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Using Mnemonic Instruction to Facilitate Access to the General Education Curriculum

By: The Access Center

Mnemonic instruction is an instructional strategy commonly used with students who have disabilities as well as with their non-disabled peers. It is designed to improve memory of key information. Mnemonic instruction facilitates access to the general education curriculum by giving students the tools they need to better encode information so that it will be much easier to retrieve it from memory at later points. Mnemonics can be used in language arts (i.e., vocabulary, spelling, and letter recognition), mathematics, science, social studies, foreign language, and other academic subjects. Use of this instructional strategy does not require a wealth of additional materials or extensive planning and preparation time (Mastropieri & Scruggs, 1998).

How Mnemonic Instruction Works

Mnemonics is a memory enhancing instructional strategy that involves teaching students to link new information that is taught to information they already know. According to Levin (1993), mnemonic instruction is useful for students across a wide age range. Though students in the early elementary grades are usually not expected to learn and recall as many facts as older students, they are involved in a number of activities that involve making associations that employ mnemonic principles.

For example, associations linking the letter "a" to the word "apple" or "f" to "flower" employ mnemonic principles. Teachers instruct students in the use of mnemonic strategies by using both visual and verbal cues.

There are at least three distinct methods for teaching mnemonics: keyword, pegword, and letter strategies. These methods are briefly described below.

Keyword Strategy

The keyword strategy is based on linking new information to keywords that are already encoded to memory. A teacher might teach a new vocabulary word by first identifying a keyword that sounds similar to the word being taught and easily represented by a picture or drawing. Then the teacher generates a picture that connects the word to be learned with its definition. According to Scruggs & Mastropieri (n.d.), the keyword strategy works best when the information to be learned is new to students.

Example

To teach students the definition of the new word, the teacher will ask the students to remember the keyword, envision the picture and how it relates to the definition, and finally recall the definition. If a teacher is trying to teach her students the definition of the old English word carline, she will first identify a good keyword. In this instance, "car" is appropriate because it is easy to represent visually and it sounds like the first part of the vocabulary word. Carline means "witch" so the teacher shows the students a picture of a car with a witch sitting in it. When asked to recall the definition of carline, students engage in a four-step process:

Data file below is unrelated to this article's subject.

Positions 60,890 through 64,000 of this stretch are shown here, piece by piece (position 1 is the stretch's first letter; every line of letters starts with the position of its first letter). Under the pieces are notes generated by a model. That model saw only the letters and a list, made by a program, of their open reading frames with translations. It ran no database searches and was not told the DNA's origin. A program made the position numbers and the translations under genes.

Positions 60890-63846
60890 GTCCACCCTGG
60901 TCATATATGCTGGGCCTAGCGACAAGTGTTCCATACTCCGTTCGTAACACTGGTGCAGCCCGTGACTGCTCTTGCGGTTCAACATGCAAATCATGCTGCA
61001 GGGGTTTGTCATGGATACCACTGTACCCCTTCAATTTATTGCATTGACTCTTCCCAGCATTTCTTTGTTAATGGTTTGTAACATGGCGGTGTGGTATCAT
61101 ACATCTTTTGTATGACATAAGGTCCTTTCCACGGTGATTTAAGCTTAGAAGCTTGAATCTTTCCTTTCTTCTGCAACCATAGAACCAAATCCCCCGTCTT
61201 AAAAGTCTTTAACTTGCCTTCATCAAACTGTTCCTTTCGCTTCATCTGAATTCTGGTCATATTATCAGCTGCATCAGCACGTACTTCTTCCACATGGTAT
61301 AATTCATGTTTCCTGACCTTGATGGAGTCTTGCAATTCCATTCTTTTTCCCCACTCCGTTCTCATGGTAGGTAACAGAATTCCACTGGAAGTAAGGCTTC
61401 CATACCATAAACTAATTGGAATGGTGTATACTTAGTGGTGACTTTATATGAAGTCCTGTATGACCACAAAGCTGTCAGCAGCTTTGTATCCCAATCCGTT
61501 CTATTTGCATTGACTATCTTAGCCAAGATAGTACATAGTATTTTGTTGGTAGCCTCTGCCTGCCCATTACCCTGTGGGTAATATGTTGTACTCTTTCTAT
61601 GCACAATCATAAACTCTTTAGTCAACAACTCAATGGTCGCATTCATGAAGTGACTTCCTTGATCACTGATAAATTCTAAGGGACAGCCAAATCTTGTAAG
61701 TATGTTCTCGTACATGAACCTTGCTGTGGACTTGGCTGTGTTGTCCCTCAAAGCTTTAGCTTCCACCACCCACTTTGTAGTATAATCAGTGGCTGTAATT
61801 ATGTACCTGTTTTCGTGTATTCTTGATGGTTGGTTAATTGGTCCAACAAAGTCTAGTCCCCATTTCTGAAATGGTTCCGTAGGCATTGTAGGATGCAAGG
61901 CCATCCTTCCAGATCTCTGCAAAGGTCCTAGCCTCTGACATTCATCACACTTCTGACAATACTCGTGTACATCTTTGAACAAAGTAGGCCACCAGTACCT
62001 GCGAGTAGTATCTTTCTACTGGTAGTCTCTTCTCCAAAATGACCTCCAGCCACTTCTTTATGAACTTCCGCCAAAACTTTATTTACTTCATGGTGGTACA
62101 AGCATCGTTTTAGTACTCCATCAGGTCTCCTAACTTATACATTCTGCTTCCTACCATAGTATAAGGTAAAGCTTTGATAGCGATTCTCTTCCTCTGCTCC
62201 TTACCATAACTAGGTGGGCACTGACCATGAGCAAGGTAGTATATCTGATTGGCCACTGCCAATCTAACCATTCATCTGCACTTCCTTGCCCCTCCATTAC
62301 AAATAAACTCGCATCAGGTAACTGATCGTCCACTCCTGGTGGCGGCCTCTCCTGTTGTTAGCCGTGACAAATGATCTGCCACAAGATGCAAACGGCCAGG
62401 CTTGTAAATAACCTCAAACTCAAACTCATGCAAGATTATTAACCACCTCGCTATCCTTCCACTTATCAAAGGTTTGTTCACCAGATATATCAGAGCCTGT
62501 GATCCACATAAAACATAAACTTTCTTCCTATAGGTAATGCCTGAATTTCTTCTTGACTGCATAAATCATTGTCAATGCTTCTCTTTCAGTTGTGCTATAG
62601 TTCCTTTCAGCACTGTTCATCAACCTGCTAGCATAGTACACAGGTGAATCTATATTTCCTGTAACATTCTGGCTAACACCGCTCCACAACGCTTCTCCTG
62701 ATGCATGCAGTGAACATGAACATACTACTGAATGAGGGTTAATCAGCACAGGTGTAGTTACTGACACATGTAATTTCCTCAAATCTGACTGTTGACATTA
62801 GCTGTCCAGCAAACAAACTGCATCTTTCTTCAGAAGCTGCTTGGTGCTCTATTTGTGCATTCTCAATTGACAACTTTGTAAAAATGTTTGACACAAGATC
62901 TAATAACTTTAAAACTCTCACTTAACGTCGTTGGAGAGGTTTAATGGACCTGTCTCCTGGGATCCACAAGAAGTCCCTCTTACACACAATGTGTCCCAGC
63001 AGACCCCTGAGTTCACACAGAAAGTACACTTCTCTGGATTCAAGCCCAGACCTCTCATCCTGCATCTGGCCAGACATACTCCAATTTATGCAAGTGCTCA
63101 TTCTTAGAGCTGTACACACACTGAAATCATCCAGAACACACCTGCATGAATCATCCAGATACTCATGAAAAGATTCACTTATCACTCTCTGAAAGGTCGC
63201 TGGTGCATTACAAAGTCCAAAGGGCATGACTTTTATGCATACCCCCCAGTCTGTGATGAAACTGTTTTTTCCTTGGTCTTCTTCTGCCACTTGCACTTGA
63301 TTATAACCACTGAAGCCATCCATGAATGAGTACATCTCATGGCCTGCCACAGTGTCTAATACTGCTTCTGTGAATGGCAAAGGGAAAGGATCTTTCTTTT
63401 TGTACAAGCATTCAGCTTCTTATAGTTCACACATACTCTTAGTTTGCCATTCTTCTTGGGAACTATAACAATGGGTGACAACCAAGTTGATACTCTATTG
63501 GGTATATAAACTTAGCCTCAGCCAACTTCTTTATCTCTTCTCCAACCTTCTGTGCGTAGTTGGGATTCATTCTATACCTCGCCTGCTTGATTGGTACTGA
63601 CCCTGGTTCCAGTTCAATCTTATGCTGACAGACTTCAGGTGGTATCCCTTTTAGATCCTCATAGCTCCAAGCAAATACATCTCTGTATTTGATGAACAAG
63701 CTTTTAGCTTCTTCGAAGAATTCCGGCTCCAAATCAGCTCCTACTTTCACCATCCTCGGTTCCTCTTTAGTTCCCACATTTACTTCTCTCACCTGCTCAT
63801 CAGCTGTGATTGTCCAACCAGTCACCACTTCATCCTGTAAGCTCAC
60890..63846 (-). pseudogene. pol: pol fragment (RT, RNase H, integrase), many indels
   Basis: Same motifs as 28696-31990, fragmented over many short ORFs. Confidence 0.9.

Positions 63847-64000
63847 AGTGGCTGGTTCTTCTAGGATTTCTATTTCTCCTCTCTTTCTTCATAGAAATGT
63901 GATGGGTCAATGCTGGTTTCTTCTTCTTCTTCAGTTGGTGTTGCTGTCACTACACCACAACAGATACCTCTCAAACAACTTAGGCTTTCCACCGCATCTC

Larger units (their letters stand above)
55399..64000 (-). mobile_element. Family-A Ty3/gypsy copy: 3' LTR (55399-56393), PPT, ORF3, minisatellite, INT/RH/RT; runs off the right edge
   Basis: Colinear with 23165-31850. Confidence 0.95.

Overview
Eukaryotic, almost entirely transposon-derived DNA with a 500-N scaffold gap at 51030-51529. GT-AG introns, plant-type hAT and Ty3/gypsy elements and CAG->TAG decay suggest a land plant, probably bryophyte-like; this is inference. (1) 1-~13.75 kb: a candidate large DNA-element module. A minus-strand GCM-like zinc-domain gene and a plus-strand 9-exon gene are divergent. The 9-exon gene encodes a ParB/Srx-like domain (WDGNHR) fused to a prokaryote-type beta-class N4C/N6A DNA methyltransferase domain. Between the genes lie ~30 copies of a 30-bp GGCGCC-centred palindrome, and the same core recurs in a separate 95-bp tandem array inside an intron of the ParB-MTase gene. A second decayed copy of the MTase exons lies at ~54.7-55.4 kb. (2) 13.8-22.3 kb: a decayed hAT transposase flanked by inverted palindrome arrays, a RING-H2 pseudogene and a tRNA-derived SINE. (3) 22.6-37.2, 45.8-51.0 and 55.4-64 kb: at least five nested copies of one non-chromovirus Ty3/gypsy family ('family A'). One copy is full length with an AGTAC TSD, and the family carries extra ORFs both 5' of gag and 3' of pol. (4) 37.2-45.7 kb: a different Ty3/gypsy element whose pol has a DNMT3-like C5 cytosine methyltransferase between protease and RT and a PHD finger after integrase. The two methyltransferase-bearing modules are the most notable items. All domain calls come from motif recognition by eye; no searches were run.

1. Think back to the keyword (car)
  2. Think of the picture (a car)
  3. Remember what else was happening in the picture (a witch was in the car)
  4. Produce the definition (witch) ( Scruggs & Mastropieri, n.d., p. 2)

Pegword Strategy

The pegword strategy uses rhyming words to represent numbers or order. The rhyming words or "peg words" provide visual images that can be associated with facts or events and can help students associate the events with the number that rhymes with the pegword. It has proven useful in teaching students to remember ordered or numbered information (Scruggs & Mastropieri, n.d.). For example, "one" is typically represented by the word pegword "bun," two is represented by the pegword "shoe," and "three" is represented by the pegword "tree." Teachers can use these pegwords to help students remember historical facts.

Example

pegword example-Townshend Act

During a study of the American Revolutionary War, a teacher wanted herstudents to remember the three major Acts that the British Parliament passed that led to the American Revolutionary War: the Sugar Act of 1764, the Stamp Act (1765), and the Townshend Acts (1767). To help them remember the Acts and the order in which they occurred, she created the following mnemonics: for the Sugar Act of 1764, she created a picture of a bowl of sugar reminding students of the Sugar Act of 1764) being poured on a hamburger bun ("bun" is the pegword for "one," indicating the first Act that Parliament passed). For the Stamp Act, the teacher created a picture of a pair of shoes ("shoe" is the pegword for "two") with a stamp (to remind students of the Stamp Act) on it. Finally, she created a picture of a teapot with the Union Jack on it (to remind the students of the Boston Tea Party, which resulted from the Townshend Acts) and a tree coming out the top of the teapot ("tree" is the pegwordfor "three").

Letter Strategy